In the second part we tackle the numerical solution of time dependent partial
differential equations in spherical geometry. First we describe in detail the
discretization and parametrization of differential operators using the splines
on the reduced grid for the scalar linear advection equation. This model is
considered rather as a test equation, but essentially all difficulties we are
faced with in more realistic models also arise in this simplified context. We
can prove stability and first order convergence of a spline collocation scheme.
Basing on these results, the method is extended to the shallow water equations.
They are known to describe large scale phenomena of horizontal dynamics of global atmospheric motion to a good approximation, and since they are the core of most global models, they serve as a widespread test for numerical methods for numerical weather forecasts. Our scheme is applied to a set of problems that now has been established as a de facto benchmark test. This set contains seven particular tests of increasing order of complexity from simple code checks up to realistic simulations with observed and analyzed initial height and wind fields. We observe convergence of the approximations, when the resolution is refined, however, at the present a strict mathematical proof seems out of reach.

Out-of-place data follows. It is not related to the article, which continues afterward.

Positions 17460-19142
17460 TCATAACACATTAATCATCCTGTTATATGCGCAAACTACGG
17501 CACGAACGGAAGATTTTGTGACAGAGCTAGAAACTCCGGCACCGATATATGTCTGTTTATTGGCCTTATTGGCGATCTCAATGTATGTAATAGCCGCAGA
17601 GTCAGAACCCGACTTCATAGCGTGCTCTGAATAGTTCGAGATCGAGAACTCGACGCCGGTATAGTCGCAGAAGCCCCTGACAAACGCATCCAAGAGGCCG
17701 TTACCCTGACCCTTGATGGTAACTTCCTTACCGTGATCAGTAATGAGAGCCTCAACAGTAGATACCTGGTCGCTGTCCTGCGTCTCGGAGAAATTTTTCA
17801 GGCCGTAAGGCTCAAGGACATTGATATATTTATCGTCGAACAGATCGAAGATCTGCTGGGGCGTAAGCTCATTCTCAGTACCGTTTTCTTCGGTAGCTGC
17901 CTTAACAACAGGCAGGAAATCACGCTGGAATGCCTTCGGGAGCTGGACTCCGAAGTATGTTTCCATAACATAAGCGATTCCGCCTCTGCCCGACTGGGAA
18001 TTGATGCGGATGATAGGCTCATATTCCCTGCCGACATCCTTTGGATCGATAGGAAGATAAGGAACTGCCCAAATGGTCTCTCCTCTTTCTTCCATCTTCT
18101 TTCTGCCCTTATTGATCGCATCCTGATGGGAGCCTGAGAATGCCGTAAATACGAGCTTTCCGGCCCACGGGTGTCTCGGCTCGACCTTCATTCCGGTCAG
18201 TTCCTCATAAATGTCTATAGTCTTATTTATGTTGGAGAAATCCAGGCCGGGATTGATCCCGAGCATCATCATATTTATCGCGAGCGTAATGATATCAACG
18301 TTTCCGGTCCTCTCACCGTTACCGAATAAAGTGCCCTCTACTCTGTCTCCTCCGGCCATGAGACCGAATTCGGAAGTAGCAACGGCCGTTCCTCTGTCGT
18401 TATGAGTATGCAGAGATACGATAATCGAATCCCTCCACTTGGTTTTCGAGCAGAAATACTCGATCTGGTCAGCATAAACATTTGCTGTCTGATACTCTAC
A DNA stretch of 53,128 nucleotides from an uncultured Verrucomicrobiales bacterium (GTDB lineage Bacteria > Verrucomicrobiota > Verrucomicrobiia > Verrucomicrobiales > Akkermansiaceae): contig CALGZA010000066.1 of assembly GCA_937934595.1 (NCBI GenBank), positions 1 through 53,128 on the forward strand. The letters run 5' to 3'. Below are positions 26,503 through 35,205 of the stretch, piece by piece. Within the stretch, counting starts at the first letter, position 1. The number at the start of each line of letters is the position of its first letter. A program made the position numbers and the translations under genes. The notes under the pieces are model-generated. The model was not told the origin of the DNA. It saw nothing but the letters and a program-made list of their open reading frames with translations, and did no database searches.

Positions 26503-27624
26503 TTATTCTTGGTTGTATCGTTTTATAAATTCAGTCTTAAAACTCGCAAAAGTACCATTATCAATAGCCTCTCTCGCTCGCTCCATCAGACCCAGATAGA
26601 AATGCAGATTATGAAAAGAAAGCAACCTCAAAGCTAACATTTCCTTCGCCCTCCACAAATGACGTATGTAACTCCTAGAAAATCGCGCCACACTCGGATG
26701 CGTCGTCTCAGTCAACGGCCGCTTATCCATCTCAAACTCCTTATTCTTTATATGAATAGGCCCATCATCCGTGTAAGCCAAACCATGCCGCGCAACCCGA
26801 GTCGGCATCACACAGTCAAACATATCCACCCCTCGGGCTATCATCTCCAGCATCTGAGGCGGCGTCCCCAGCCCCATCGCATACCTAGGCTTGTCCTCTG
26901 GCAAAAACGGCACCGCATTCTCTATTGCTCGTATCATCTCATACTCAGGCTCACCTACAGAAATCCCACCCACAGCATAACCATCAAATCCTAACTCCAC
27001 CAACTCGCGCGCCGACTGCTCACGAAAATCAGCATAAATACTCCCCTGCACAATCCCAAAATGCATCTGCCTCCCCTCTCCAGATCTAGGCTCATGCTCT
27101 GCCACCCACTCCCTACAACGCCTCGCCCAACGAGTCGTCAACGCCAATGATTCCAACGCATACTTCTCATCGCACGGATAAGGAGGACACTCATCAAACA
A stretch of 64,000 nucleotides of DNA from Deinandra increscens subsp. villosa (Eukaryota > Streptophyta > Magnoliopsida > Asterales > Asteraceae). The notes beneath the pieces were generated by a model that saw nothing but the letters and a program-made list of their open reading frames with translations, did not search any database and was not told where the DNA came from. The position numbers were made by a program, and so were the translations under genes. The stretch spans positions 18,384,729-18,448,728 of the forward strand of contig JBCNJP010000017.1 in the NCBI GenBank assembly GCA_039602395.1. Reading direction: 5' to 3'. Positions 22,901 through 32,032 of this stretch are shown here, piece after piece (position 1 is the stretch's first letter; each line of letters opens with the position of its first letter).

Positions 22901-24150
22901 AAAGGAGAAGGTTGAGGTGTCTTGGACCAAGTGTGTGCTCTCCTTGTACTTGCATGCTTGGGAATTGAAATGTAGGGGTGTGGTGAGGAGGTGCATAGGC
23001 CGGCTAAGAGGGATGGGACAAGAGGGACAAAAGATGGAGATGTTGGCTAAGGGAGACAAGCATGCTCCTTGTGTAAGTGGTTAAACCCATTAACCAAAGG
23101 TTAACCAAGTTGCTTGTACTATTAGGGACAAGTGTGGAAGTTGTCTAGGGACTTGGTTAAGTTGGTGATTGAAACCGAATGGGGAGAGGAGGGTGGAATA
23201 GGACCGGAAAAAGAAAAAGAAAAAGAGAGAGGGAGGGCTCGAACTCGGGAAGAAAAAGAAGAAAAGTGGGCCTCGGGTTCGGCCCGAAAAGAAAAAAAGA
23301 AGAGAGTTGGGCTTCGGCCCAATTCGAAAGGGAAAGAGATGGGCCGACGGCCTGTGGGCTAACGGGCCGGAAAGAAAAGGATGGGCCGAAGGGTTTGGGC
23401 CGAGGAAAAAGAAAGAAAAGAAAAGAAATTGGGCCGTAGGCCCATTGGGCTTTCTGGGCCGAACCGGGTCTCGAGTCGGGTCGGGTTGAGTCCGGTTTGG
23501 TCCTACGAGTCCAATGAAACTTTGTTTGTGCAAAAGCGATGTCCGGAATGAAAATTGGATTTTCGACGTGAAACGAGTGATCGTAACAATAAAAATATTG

A comparison of our method to a preliminary version of the new scheme that in future will be in operational use by Deutscher Wetterdienst for the integration of its global model shows that our approach is competitive. Finally we develop a multiscale algorithm for spherical PDEs. The simultaneous localization properties of wavelets in space and in frequency are exploited to control the spatial resolution adaptively. We describe it in detail for the advection equation, present its extension to the shallow water equations, and show that its accuracy and efficiency can be estimated a priori in terms of the control parameters of the update algorithm. In the adaptive approximations, the lacunary grids reflect the structure of the fields, but no influence of the irregular grid structure of the full approximations nor of the parametrization is observed. Compared to the spline collocation scheme with uniform spatial resolution, for fields with sufficiently localized features there is a gain in computational complexity by performing the time marching procedure in the lacunary multiscale bases.
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